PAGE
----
Sethi hasn’t exactly been in Imran’s good books. In fact, after Nawaz Sharif it was Najam Sethi whom Imran criticised the most in the aftermath of the 2013 elections. Time and again, Imran stressed that the fact that Sethi was directly appointed to the PCB post by Sharif. He minced no words in saying that Sethi was rewarded by the former PM for his alleged role in rigging the 2013 elections in various constituencies of the Punjab. Sethi, who was caretaker Chief Minister of the province before the 2013 polls, denies such allegations.

On his part, Sethi has been trying to consolidate his position as PCB chairman. Recently, he got a vote of confidence from the Board of Governors. Sethi’s supporters argue that the chairman has worked wonders for Pakistan cricket by taking a series of steps that include the successful launch of the Pakistan Super League (PSL) a few years ago. His opponents, however, point at the fact that Sethi is a cricketing outsider, who just got the job because of Sharif. He should go, they believe.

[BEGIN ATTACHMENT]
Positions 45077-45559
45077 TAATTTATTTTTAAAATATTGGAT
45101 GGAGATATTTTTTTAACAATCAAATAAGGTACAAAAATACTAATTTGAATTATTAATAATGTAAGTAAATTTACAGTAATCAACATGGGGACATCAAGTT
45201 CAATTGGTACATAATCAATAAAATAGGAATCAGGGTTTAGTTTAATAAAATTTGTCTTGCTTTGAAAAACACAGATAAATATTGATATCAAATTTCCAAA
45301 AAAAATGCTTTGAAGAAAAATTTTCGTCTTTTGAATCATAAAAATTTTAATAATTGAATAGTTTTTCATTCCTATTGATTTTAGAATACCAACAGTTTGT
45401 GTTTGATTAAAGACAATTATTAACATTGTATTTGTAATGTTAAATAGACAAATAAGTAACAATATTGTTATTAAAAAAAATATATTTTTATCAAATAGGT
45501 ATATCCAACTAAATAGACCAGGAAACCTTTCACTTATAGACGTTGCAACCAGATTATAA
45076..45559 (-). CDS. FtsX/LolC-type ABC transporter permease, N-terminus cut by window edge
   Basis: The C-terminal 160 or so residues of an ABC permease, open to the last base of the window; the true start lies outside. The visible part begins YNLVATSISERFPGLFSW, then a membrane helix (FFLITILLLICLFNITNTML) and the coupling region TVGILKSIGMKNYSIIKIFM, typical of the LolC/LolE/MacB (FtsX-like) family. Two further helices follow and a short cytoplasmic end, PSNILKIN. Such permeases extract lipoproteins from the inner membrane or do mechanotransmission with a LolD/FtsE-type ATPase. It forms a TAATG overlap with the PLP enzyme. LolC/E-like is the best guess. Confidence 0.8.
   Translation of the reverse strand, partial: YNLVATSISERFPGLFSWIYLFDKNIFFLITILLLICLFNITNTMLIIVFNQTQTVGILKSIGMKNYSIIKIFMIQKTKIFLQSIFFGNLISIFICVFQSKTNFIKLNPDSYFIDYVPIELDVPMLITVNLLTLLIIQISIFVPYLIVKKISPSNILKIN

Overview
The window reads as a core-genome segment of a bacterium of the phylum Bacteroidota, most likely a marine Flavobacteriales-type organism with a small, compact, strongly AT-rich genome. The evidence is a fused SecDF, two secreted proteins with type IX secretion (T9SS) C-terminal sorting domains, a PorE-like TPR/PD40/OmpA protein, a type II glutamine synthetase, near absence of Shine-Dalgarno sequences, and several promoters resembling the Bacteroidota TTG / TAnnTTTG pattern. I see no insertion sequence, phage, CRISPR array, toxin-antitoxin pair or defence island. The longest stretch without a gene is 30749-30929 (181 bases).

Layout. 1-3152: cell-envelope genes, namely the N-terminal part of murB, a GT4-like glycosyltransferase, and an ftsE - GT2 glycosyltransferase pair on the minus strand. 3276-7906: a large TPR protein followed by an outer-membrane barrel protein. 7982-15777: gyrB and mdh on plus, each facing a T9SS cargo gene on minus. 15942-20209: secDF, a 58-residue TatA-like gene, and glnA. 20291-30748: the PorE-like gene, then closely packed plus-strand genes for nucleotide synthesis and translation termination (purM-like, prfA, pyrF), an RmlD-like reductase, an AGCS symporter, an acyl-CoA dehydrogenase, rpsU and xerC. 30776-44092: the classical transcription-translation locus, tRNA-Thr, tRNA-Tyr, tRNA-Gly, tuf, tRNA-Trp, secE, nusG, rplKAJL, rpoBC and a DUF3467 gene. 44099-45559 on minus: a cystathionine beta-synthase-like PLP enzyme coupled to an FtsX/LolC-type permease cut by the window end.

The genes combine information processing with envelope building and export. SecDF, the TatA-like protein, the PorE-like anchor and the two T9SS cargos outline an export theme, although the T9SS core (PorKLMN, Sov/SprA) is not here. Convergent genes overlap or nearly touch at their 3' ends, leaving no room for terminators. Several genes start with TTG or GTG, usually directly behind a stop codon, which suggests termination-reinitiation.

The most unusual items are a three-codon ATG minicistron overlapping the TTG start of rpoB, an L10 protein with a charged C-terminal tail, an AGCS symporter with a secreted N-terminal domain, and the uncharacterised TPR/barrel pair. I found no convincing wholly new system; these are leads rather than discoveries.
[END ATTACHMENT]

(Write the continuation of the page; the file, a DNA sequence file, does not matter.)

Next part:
Surely, Sethi is now walking on thin ice. People like former Test cricketer Zakir Khan, considered to be a close friend of Imran Khan, would now be lobbying for change in the PCB set-up. Such a change might coming in the coming weeks.

However, I believe that if change is brought about in the PCB then it shouldn’t be for personal reasons. Over the years, Imran has always spoken about enforcement of proper systems and that is what Pakistan cricket needs. It’s easy to bring in a new PCB chairman because a PM can do it at his whim. General Musharaf did that and so did Nawaz Sharif. But that is not going to change anything in the PCB or in Pakistan cricket. What would happen if, five years from now, Imran goes on to lose in the next public elections? A new PM will come and he will bring in a new chairman.CRICKET-ZIM-PAK

The new government should think long-term. It is time that we devise a system in Pakistan cricket that has a mechanism to bring up leadership that is worthy of running the sport in a professional manner. And such a system shouldn’t be confined to cricket alone. It is needed across the spectrum of Pakistan sports. Under’s Imran’s command one hopes that things would go in the right direction.